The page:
Building Up With French Doors
With building land becoming ever more valuable and scarce, builders and developers are always looking for new and innovative ways to increase the feeling of space and light in modern homes.
Legal enforcement for ensuring the retention of green belt land means that the urban sprawl is being kept at bay. It is very reassuring that there will always be open and green, unspoiled areas where city dwellers can enjoy fresh air and the countryside.
With a lack of countryside area for developments, it becomes even more important to look at the best use of space that is available within town and city limits. When the actual ground space is limited, one of the ways that architects can bring more living space to a restricted plot is by a couple of rules.
One is that they can start building upwards and over recent years there has been a remarkable increase in the volume of three story houses which are being built. Traditionally, we Brits have not been too keen on apartment living which is the obvious maximum space saving way to live. However, increasing the number of floors within houses can enable builders to create sizable family living homes into smaller floor spaces.
Three story houses can still have a traditional look and appearance to them. Many designers now are using French doors in bedrooms on the second floor of buildings to retain a balanced look from the outside. On the inside of the building, having French doors in bedrooms allows much more light to come into the room and gives homeowners a feeling of extra space, in what are often smaller rooms in new build properties.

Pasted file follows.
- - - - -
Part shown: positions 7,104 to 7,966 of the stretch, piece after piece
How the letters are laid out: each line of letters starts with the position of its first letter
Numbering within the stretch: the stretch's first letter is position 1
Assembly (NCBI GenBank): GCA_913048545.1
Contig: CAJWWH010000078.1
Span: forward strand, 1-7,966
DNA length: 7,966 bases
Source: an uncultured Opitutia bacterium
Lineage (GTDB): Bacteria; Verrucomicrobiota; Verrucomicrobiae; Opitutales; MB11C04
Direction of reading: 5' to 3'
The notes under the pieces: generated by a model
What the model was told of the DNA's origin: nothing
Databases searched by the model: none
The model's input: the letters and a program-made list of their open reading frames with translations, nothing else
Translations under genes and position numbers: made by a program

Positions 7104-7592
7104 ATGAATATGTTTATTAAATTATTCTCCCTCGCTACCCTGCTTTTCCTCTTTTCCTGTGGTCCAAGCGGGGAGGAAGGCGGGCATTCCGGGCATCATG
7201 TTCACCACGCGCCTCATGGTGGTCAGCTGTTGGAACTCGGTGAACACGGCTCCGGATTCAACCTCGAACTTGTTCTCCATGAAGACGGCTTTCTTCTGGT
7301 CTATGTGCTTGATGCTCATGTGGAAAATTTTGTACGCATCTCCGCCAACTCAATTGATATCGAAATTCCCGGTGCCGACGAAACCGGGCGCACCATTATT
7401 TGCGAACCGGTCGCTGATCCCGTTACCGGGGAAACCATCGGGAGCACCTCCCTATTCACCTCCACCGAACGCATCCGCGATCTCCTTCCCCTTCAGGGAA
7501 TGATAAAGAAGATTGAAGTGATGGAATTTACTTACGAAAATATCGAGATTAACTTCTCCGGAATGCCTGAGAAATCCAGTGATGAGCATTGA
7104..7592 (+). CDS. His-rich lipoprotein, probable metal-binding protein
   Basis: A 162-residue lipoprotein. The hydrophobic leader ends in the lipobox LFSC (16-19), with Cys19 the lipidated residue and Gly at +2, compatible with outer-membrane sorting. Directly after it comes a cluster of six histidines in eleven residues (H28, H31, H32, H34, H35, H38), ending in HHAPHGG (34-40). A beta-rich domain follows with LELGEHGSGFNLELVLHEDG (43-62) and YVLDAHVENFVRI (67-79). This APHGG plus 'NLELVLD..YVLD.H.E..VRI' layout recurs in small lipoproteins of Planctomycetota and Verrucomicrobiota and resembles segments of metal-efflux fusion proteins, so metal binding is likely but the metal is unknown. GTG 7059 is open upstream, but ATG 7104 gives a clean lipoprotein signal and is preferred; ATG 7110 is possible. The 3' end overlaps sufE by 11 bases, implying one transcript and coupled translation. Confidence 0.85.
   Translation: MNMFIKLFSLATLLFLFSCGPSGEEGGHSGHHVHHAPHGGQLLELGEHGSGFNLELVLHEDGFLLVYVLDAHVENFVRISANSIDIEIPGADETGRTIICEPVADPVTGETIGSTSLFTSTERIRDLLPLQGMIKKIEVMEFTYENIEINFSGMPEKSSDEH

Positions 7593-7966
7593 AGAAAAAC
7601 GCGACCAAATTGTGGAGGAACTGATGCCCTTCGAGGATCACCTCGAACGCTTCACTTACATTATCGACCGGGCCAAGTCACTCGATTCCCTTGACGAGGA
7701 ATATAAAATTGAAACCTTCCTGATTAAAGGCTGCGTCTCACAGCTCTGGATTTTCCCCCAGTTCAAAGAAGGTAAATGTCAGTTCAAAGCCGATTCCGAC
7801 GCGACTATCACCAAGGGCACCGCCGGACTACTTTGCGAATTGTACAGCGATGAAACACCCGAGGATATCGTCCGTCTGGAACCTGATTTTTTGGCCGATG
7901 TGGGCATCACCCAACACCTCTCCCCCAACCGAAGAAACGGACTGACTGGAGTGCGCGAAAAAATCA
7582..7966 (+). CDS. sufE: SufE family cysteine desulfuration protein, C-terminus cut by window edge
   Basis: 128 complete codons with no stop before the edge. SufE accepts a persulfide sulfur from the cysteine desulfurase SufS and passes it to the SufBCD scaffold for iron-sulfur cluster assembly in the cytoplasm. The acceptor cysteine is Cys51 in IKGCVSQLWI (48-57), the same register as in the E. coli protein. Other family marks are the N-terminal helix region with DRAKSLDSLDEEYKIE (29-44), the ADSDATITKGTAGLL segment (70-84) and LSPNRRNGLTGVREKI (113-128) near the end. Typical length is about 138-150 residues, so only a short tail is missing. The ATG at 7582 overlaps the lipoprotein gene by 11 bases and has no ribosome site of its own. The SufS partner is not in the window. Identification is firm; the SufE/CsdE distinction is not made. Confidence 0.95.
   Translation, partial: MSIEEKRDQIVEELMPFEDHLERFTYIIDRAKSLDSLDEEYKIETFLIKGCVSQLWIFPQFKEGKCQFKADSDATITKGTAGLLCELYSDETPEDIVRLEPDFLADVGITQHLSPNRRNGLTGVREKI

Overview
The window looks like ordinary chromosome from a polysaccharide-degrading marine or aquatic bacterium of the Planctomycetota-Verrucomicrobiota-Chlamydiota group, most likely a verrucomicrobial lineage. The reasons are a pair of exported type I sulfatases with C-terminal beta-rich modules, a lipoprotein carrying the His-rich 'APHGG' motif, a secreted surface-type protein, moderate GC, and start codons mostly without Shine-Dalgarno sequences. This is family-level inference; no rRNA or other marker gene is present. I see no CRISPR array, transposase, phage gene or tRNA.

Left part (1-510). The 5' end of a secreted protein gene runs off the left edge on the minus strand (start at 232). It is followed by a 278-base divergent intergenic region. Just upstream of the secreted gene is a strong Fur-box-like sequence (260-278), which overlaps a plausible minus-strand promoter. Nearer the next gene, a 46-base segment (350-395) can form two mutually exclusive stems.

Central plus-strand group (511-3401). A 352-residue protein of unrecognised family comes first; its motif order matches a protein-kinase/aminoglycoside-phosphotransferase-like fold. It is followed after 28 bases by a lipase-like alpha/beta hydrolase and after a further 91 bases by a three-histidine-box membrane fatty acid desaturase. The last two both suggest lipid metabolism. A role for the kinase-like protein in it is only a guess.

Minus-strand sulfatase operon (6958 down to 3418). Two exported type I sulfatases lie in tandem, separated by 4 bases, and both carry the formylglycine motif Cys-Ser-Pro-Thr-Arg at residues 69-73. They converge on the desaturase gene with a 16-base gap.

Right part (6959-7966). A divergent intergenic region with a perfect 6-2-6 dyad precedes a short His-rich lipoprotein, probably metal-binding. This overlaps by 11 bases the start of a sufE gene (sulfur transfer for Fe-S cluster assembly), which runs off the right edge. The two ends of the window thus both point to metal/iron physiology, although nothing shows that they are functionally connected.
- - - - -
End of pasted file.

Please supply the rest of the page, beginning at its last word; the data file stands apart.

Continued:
French doors can open out onto small verandas and especially where a house enjoys decent views, a very pleasant Sunday afternoon can be spent sitting outside in such a place. The family living areas in three story houses can often be slit over the ground and first floors. Especially in house designs which have an integrated garage on the ground floor, developers can often ‘run out of space’ on the ground floor to house kitchen, dining rooms and lounge areas.
One of the answers being employed is to have large family kitchens on the ground floor with casual kitchen dining areas opening onto the garden via patio doors. The ground floor can accommodate utility areas and cloakrooms. This then allows the first floor to be used for the main family relaxation and lounge areas and a first bedroom and family bathroom or master bedroom suite.
Second story bedrooms and bathrooms can benefit families by having additional space between noisier living areas from young children’s bedrooms or noisier teenagers.
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